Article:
Karen lives in the Hudson Valley with her family and enjoys visiting schools and libraries. Her books are available at your local booksellers.
                                                                                                                                                 
                                                                                                                                                                                              


Saturday, October 31, 2020

My Top Ten List for Character Building

We can all agree that building characters your readers will care about is essential for good story telling. If the reader doesn't care about the characters or what happens to them, they'll stop reading. Been there, done that. I admit, I felt guilty for not finishing the novel from a well-known author; I was more than two-thirds of the way through. The only reason I read as much as I did was because I was told "it gets better." But it didn't.                                              

We've all seen lists on character building. My list has some examples, and I hope, thought provoking questions.

1. What is your character’s perspective? Are they a Pollyanna or a Debbie Downer?

      2. What assumptions do they make about people? Do they give them the benefit of the doubt or assume they are trying to rip them off, get more money from them or use them?

3. What do they value? Money/material things, family/friends, education, service or caring for animals?     

4. What’s their moral code? The end justifies the means or it’s okay to cheat or steal as long as they don’t get caught?

5. What’s their impossible dream? If your character’s dream was to be the first woman on Mars, it’s not impossible, but the odds are against it, hence my term the impossible dream. But it says a lot about their character. 

6. What’s their belief system? Are they someone who feels they don’t deserve to be happy, but find themselves deliriously happy in a new relationship? How will they react when their belief system collides with their new reality?

7. What’s their biggest secret?

8. What line won’t your character cross?

9. What keeps them up at night?

10. What’s the worst thing they’ve ever done?

Photo by Heino Elnionis on Unsplash



 

Tuesday, September 29, 2020

Writing Tips and Books on Craft

No matter what form of publishing writers strive for (traditional, self-publishing or hybrid) or what genre or age group you write for, you need to learn the craft of writing. This can be achieved through college and graduate level courses on writing and studying children's literature.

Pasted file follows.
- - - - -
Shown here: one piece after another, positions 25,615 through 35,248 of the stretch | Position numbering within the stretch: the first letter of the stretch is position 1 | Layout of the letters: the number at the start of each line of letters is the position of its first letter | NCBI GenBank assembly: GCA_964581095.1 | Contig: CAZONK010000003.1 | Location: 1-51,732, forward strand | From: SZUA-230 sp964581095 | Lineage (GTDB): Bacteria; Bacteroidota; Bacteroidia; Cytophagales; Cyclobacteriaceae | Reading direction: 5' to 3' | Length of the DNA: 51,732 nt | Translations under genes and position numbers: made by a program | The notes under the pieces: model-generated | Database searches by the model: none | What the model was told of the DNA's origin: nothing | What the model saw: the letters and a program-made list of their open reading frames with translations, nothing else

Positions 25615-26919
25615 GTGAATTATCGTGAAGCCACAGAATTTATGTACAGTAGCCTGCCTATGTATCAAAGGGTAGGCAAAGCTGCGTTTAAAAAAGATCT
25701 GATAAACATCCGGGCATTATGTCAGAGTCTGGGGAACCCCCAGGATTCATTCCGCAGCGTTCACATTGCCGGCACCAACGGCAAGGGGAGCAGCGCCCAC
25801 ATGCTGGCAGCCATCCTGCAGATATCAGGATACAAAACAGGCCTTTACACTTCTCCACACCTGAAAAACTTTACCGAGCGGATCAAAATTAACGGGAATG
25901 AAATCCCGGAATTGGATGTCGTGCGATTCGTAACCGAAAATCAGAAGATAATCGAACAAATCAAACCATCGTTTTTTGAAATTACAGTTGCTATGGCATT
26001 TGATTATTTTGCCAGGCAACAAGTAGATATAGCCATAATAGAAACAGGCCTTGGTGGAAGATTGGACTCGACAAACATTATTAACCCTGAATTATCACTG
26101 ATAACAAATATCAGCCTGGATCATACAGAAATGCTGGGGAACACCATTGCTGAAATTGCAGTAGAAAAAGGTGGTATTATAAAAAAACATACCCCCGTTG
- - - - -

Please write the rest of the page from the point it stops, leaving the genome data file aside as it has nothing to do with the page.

But that is not practical advice for many writers. Many writers, I dare say most writers, take online writing workshops, local writing courses at their community college, attend writers' conferences, read writer blogs or read books on craft.

I also suggest joining twitter. There is an active writing community and it's a good source for locating writing workshops. Use the hashtags #WritingCommunity, #WritingConferences  #WritingWorkshops #WritingClasses

Spend time at the library reading, especially, if you are interested in writing board books, picture books, easy readers or early chapter books. I still recommend reading some craft books on picture books so you know what to pay attention to while studying the younger formats.  

For middle grade, young adult or adult, pay attention to the following: viewpoint, dialogue, pacing, rhythm, setting, sentence structure, descriptions, characters, chapter structure, escalating tension, climax, resolution and denouement.

By reading books on craft, in addition to explaining the different elements of writing, you’ll learn how to study picture books and novels with a critical eye.

My favorite craft books for novel writing are listed below:

WRITING IRRESISTIBLE KIDLIT by Mary Kole

STORY GENIUS by Lisa Cron

DIALOGUE by Gloria Kempton

PLOT & STRUCTURE by James Scott Bell

CHARACTERS, EMOTION & VIEWPOINT by Nancy Kress

DESCRIPTION & SETTING by Ron Rozelle

SECOND SIGHT by Cheryl B. Klein

 My favorite books for picture book writing are the following:

WRITING PICTURE BOOKS by Ann Whitford Paul

SECOND SIGHT by Cheryl B. Klein. (Cheryl uses a clever device to explain and demonstrate how to write a picture book.)

My last reference book is THE FIRST FIVE PAGES by Noah Lukeman. This book lists the pitfalls and common mistakes on your first five pages. It’s important to note that whatever mistakes you made on your first five pages, you probably made throughout your manuscript.

Remember, writing is an apprentice program. You learn by doing. Read and write often. With patience, dedication, hard work and perseverance, you can become a writer and a published author.